ACMA blacklist costs $400,000 to run

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ACMA blacklist costs $400,000 to run

And likely to increase.

The Australian Communications and Media Authority (ACMA) spent just over $400,000 in 2008-9 to investigate complaints against internet content and take action on prohibited content hosted overseas.

The figure was revealed in a yet-to-be-published answer to a question on notice from Greens Party Senator Scott Ludlam.

Ludlam had requested the ACMA reveal the total amount it had budgeted for internet content regulation - specifically the maintenance of the ACMA blacklist - at a Senate Estimates hearing last year.

ACMA responded this week with a figure of $424,000 for the period 2008-9. A table of previous year's costs was also included [see below].

The figures were understood to be a proportional estimate of the total budget committed to the administrative unit within ACMA that was responsible for online content complaint handling.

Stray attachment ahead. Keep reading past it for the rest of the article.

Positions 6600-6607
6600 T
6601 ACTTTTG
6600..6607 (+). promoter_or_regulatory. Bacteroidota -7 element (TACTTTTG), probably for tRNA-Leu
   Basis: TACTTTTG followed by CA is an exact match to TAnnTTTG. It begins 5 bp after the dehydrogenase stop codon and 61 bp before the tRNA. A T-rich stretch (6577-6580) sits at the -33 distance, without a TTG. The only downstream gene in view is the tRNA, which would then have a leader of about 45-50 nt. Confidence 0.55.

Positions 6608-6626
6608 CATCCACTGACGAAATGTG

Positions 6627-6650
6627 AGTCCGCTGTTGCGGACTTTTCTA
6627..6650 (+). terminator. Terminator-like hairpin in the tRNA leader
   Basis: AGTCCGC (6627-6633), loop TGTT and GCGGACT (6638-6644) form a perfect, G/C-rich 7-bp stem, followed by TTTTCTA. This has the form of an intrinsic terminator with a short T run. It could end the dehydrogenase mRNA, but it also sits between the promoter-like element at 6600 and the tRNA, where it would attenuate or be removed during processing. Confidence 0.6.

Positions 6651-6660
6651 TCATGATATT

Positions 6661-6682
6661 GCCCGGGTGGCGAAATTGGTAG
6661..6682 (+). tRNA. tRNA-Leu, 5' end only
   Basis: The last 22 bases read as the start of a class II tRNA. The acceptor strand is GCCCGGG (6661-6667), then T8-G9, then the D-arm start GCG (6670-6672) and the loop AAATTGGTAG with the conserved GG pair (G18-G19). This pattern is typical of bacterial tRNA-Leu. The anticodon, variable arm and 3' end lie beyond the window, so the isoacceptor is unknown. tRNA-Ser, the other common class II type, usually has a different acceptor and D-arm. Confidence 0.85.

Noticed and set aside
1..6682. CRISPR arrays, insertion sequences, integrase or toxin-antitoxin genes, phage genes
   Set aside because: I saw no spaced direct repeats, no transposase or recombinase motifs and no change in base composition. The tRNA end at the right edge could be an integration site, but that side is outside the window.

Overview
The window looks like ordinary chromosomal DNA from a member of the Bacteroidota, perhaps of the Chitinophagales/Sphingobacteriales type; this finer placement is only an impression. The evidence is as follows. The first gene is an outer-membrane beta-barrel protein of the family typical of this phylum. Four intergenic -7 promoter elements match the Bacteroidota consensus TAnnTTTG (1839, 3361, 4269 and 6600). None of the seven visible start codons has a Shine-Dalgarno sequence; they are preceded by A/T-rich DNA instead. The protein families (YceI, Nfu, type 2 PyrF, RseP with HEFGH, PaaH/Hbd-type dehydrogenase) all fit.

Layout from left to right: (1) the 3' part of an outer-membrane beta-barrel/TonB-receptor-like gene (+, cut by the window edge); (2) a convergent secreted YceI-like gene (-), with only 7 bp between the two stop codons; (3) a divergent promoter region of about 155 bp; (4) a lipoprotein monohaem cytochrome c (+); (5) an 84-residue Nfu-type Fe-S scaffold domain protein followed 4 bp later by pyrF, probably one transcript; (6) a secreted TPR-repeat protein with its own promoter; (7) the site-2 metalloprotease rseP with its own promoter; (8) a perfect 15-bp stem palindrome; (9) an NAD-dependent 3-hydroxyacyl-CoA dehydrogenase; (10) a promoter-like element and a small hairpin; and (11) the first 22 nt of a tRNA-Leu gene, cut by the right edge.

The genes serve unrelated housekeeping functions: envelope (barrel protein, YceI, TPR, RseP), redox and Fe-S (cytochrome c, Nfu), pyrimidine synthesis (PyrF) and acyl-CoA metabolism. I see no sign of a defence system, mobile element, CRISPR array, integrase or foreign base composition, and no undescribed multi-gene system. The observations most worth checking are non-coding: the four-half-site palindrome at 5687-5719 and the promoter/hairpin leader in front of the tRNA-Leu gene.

ACMA's budget was expected to increase once the Federal Government introduced mandatory ISP-level filtering of refused classification material.

A web page on the Department of Broadband web site stated the Federal Government will assist the ACMA by giving it additional funding to "enhance the security of the RC Content list" (a portion of the ACMA blacklist) and "automate its distribution" so that ISPs did not have to use manual methods for updating the list.

Year Online content complaint handling cost ($m)








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